When it comes to our monthly Where to Eat feature, CultureMap has an annual tradition: In December, we turn our attention away from what's new and hot to focus on a more immediate holiday-related need: where to take your visitors who are coming in for the holidays.
We include restaurants that can accommodate a group, satisfy multiple diet agendas, or, in some way or another, represent a dining experience that is quintessentially Fort Worth.
For Where to Eat in Fort Worth, here are the eight best restaurants to take out-of-town guests.
Affordable buffet/brunch: Blue Mesa
For many, brunch begins and ends at this long-running Southwestern-Mex restaurant, which moved from its longtime home in University Park to bigger digs near the Museum District. The term "something for everyone" definitely applies to their massive Sunday brunch, served buffet-style, as it includes items both Tex-Mex and not, from breakfasty items such as made-to-order omelettes and Belgian waffles, to street tacos stuffed with brisket and red chile salmon, to unusual signatures like their black bean adobe pie and blue corn enchiladas. Desserts are included, too, and feature a wide assortment of seasonal flans, churros, fruit cobblers, and the restaurant's well-known raspberry-cajeta bread pudding. At $24 per person, it's an absolute steal.
For the fancy feast: Grace
Elegant spot from owner Adam Jones and chef Blaine Staniford continues to dazzle diners 10 years after it opened in the 777 building downtown. The chef-driven American food is both classic and forward-thinking. Staniford and Jones know that Fort Worth loves a good steak, so they offer several. But they roll with changes, so you'll also see edgy surprises, such as a vegetable tasting menu featuring items such as miso-grilled trumpet mushrooms and cherry bomb radishes with black garlic butter. The restaurant maintains a special-occasion spirit while keeping the vibe approachable, but with first-class, attentive service, and shows Fort Worth fine-dining at its best.
Special diet: Righteous Foods
Most families these days have at least one diner with diet restrictions. Righteous Foods understands. Open for breakfast, lunch, early dinner, and brunch, the menu at this healthy-eating spot from chef Lanny Lancarte menu spans as many dietary restrictions as it does styles of cuisine – there are burgers, soups, pastas, sandwiches, tacos, salads, and bowls, in vegan, gluten-free, lactose-free, Keto-friendly, and nut-allergy-conscious forms. Planted on the outskirts of the Monticello neighborhood, it’s been a huge hit with locals and often attracts large groups to its attractive, colorful patio.
Tex Mex: El Rancho Grande
A trip to Fort Worth isn’t complete without at least one platter of Tex-Mex. Some of the city’s best can be found at this long-running spot on the city's north side. Its low-key and unfussy atmosphere perfectly mirrors the simple yet delicious food: chicken enchiladas with a rich, creamy sour cream sauce; fajitas served with satin-smooth refried beans and thick flour tortillas made in-house; and huge chimichangas stuffed with beef or chicken and smothered in queso. There's a variety of margaritas and daiquiris, plus an incredible margarita pie for dessert. Four separate dining areas accommodate groups of all sizes, and a dining room on the second floor can be reserved for large parties.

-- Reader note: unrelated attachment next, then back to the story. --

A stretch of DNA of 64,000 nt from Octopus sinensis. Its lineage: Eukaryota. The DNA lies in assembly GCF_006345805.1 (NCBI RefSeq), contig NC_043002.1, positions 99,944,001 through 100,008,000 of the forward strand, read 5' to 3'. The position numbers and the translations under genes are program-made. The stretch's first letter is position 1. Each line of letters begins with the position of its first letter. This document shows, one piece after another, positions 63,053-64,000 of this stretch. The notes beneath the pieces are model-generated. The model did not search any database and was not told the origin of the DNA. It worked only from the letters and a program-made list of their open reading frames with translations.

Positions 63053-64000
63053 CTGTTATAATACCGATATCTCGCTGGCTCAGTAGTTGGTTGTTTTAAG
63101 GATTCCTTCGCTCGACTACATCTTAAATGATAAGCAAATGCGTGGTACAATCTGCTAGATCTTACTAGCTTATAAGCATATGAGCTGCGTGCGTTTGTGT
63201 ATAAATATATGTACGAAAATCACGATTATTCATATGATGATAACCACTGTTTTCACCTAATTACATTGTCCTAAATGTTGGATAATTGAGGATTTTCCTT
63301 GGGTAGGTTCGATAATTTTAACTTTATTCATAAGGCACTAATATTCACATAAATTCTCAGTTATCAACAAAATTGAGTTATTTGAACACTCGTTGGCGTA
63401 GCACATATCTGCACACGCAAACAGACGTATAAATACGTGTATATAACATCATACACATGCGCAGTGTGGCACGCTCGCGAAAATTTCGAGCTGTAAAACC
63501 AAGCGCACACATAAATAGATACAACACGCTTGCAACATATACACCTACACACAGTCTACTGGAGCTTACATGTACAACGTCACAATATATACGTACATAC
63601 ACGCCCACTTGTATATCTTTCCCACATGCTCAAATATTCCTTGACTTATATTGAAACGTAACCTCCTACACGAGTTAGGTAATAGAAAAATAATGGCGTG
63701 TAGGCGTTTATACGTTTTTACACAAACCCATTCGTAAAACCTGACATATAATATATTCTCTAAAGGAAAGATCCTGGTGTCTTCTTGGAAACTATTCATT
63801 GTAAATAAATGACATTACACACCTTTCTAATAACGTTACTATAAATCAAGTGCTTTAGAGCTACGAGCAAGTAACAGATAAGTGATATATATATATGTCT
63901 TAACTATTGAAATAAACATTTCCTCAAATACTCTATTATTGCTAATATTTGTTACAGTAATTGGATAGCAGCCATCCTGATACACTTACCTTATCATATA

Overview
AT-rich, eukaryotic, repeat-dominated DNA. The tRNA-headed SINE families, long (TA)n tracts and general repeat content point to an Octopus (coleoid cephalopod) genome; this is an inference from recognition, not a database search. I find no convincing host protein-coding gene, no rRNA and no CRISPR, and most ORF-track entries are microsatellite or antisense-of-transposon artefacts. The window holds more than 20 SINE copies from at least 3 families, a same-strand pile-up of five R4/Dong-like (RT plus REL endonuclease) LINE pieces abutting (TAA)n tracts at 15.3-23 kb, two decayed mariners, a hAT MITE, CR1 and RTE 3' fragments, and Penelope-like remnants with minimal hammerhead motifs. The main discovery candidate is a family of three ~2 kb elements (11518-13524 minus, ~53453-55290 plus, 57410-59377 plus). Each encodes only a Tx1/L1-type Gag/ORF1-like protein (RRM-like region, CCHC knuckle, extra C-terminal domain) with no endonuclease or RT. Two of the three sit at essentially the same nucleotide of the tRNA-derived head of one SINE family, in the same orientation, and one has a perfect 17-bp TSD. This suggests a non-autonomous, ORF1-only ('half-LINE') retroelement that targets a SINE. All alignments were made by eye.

BBQ: Heim Barbecue on the River
We're in the best/worst time in the world, if someone in your family wants to try Texas barbecue. So many new places have opened in Fort Worth in the last two years. But the standard bearer has to be the new River location of the acclaimed Heim Barbecue from husband-and-wife Travis and Emma Heim. The River is bigger than the Near Southside original, with three indoor seating areas and an outdoor deck. The menu's bigger, too, with Heim classics – fatty brisket, bacon burnt ends, twice baked potato salad, and green chile mac and cheese – plus tacos, burgers, and bar-food bites.
Mid-priced spot for big groups: Piattello Italian Kitchen
The basics at this sophisticated concept from local chef/restaurateur Marcus Paslay are house-made pasta and wood-fired pizzas, both of which are great dishes for sharing. But the restaurant has a wide-reaching menu that goes beyond what you might expect at a typical Italian restaurant, such as roasted carrots in brown butter and sage and a quintet of salads both filling and affordable. You won't want to share the osso buco or the killer prime sirloin steak. Restaurant has a laid-back atmosphere, with the ability to handle a crowd in a way that's relaxed and easygoing.
Restaurant you've seen on TV: Fred's Texas Café
This quintessential Fort Worth dive, one of the last remaining vestiges of the old West 7th area, was once featured on an episode of Diners, Drive-ins and Dives, and if anyone in your group is into chasing the "famous" place, Fred's is a must. The ramshackle dining room is a real blast but there's more legroom – plus live music – on the absolutely huge patio. Burgers are essential dining here – our current fave is the Zaragoza, topped with candied bacon, candied jalapeños, Oaxaca cheese, lime mayo, red onion, and pico de gallo. But chicken-fried steaks are good go-to's, as are the loaded cheese fries.
Bar with food: Flying Saucer
There’s bound to be a barfly in your group, someone who likes to drink their way through the holidays. If beer is their favorite, Flying Saucer is one of the oldest bars/restaurants in downtown Fort Worth and the first in the area to offer craft beer on a large scale. They have at least 100 different types of beer, by the can, bottle, or draft, many hard to find. Plus, there's an excellent menu featuring burgers, pizzas, sandwiches, and sausages. When the weather's nice, the spacious patio is open, giving your guests a snapshot of buzzy Sundance Square, and there's often live music.